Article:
2. Wasps live in a shockingly risky world. Nests are failing all over the place. If you invest all your effort in one nest, you’ll feel pretty stupid when it is clobbered by a bird. Like an investment banker diversifying investments into different stocks, you should hedge your bets by investing in multiple relatives on different nests – even though that means being less related to the recipients of your help overall. We called this the ‘bet-hedging’ hypothesis.
  3. Wasps might work better with distant relatives. Who wants to run a business with their sisters? Wasps might exchange workers with other nests, and then everyone benefits. Send workers to nests who are sending workers to other nests! We called this the ‘indirect reciprocity’ hypothesis.

In a long series of animated meetings in Bristol, Dr Andy Higginson, Professor Andy Radford, Professor Seirian Sumner, and I bounced ideas around and debated the possibilities. Probing the shadowy past of natural selection becomes easier when you employ evolutionary models. Models can’t tell you what has happened, but they can tell you what hasn’t happened. If a good idea no longer works when translated into cold algebra, you can reject it. And in our case, the models issued a verdict: the ‘bet-hedging’ and ‘indirect reciprocity’ hypotheses were unlikely to work in the real world. That left the ‘diminishing returns’ hypothesis. But do these wasps face diminishing returns strong enough to select for drifting?

Empirical estimate of the benefit term in Hamilton's rule. Left: The highest predicted benefits (yellower colours) are found on colonies with substantial brood-rearing challenges - those with many brood and relatively fewer workers. Right: 95% credible intervals.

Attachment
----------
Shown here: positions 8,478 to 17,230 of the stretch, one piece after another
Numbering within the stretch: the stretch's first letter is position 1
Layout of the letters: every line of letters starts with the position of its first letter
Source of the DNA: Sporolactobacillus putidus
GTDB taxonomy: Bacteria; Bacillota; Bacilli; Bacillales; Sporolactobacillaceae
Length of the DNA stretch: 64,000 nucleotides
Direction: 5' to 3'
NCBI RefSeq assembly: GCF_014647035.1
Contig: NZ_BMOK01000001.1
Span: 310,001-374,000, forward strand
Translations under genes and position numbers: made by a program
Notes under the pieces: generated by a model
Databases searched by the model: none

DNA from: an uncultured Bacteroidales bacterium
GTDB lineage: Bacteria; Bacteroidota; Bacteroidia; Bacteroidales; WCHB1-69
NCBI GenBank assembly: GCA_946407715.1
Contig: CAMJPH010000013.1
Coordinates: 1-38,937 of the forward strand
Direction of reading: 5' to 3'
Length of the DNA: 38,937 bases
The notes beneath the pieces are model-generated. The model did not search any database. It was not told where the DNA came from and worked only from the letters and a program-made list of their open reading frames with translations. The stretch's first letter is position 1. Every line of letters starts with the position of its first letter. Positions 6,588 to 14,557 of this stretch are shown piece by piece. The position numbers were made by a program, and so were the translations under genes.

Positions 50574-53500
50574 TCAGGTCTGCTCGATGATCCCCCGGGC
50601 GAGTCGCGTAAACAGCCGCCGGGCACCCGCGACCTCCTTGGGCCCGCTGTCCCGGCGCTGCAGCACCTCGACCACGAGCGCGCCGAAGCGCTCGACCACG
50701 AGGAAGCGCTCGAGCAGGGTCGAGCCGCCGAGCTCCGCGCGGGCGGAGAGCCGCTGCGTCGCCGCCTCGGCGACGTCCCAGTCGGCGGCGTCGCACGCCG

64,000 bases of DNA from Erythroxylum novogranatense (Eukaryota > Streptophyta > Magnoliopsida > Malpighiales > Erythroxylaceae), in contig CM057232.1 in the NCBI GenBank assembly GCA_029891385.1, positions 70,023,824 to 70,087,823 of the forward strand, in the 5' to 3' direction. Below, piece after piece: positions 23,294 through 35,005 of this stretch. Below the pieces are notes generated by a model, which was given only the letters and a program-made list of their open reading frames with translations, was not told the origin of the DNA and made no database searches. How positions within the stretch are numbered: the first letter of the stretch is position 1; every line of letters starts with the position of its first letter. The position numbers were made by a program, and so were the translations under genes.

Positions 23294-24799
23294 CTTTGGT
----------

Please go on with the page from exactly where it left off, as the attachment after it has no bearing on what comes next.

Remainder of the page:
Our observations suggest they do indeed. Back in England, we spent months transcribing the field notes into a form suitable for R (the current version can’t read hundreds of pages of sweat-smeared hexagonal pencil marks). Analysing the data with techniques often used in medical population studies (under the expert eye of Professor Nicky Welton), we found that as the number of workers rises on a colony, the usefulness of a worker declines. The range of nest sizes in these wasps is large – from below 10 workers to over 200. This creates a sizeable gradient in payoffs. In principle, sharing the workforce with more distant kin makes sound evolutionary sense. In the paper, we show that sufficiently large diminishing returns to cooperation occur in wild populations, and we use evolutionary models to show that diminishing returns create a simple selection pressure favouring the evolution of generosity towards the neighbours.

I retreated from the final cubicle into the warmth of the Panamanian afternoon, gratefully started breathing again, and looked out across the bay past the lines of palms. Container ships were queuing to enter the Canal. The guttural groans of howler monkeys emanated from the nearby canopy, and energetic highways of leafcutter ants bustled past my feet with their bobbing cargo like tiny green yachts. It wouldn’t be long before the fireflies appeared. Hell probably has better toilets, but I doubt they have a better view.

The paper can be found in Nature Ecology and Evolution here.
Kennedy, P., Sumner, S., Botha, P., Welton, N.J., Higginson, A.D. & Radford, A.N. Diminishing returns drive altruists to help extended family. Nature Ecology and Evolution, DOI: 10.1038/s41559-020-01382-z

Patrick Kennedy

Postdoc, University of Bristol